The direct historical approach to archaeology was a methodology developed in the United States of America during the 1920s-1930s by William Duncan Strong and others, which argued that knowledge relating to historical periods is extended back into earlier times. This methodology involves taking an archaeological site that has historical accounts relating to recent periods of occupation and then excavating it to establish continuity back into prehistoric times. The historical data then becomes the basis of analogy and homology for the study of the prehistoric communities at both the particular site and other sites in the region. The main issue with the approach is that in many parts of the world there is no direct continuity between historically documented communities and the prehistoric occupants of the region.

Contents 1 Background 2 The Direct Historical Approach as a Cultural Identifier 3 The Direct Historical Approach in Establishing Chronology 4 Issues with the Direct Historical Approach 5 References

Background

In the nineteenth century, the archaeological record of the Americas was viewed as an extension into the past of the ethnographically documented record. Human behaviors of the archaeological past were seen as nearly identical to those described ethnographically and thus, they could be studied with minimal training in archaeology. The result of this particular view was the development and regular use of what came to be known as the direct historical approach.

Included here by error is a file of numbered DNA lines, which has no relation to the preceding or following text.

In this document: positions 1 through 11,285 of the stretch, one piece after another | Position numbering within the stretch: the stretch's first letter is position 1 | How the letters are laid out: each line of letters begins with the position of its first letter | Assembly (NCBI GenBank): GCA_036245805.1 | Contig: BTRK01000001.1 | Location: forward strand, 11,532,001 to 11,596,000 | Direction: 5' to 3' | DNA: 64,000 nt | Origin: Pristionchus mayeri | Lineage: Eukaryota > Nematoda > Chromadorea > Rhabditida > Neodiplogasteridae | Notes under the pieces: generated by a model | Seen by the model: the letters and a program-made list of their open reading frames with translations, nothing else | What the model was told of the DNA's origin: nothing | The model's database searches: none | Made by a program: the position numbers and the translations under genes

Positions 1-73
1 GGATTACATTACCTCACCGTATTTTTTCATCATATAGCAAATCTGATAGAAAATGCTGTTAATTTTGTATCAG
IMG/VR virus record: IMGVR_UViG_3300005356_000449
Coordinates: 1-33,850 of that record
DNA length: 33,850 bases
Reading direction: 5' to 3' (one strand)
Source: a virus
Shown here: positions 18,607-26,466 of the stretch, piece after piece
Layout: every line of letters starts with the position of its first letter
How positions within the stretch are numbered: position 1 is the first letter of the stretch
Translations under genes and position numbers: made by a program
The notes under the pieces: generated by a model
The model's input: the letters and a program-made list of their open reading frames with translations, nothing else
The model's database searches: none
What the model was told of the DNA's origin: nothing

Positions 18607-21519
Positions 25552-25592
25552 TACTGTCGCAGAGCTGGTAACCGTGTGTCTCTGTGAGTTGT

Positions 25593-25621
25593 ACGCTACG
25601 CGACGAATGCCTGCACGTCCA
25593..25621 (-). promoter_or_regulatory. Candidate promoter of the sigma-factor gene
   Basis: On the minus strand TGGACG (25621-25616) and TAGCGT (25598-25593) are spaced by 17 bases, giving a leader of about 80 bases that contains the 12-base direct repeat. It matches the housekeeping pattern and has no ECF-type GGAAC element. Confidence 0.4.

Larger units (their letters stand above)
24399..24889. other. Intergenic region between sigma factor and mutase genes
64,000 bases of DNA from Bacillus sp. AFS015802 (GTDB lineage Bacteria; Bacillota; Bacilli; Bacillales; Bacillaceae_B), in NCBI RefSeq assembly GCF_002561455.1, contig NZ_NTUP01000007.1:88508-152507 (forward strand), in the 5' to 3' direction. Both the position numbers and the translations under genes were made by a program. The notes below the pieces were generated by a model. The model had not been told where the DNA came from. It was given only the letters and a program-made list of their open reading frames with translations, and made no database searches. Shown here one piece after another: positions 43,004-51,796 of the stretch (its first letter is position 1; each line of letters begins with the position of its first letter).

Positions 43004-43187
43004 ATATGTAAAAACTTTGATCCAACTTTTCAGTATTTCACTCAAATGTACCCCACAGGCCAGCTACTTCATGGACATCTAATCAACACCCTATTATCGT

Dixon was seen as an early proponent of this approach. In his presidential address to the American Anthropological Association he stated: “one would logically proceed to investigate a , and work back from these,” because it “is only through the known that we can comprehend the unknown, only from a study of the present that we can understand the past.” Strong, who later became attributed to this particular methodology, argued that Dixon set forth the procedure of the direct historical approach. Strong would later go on to say that “once the archeological criteria of culture had been determined, it then possible to advance from the known and historic into the unknown and prehistoric.”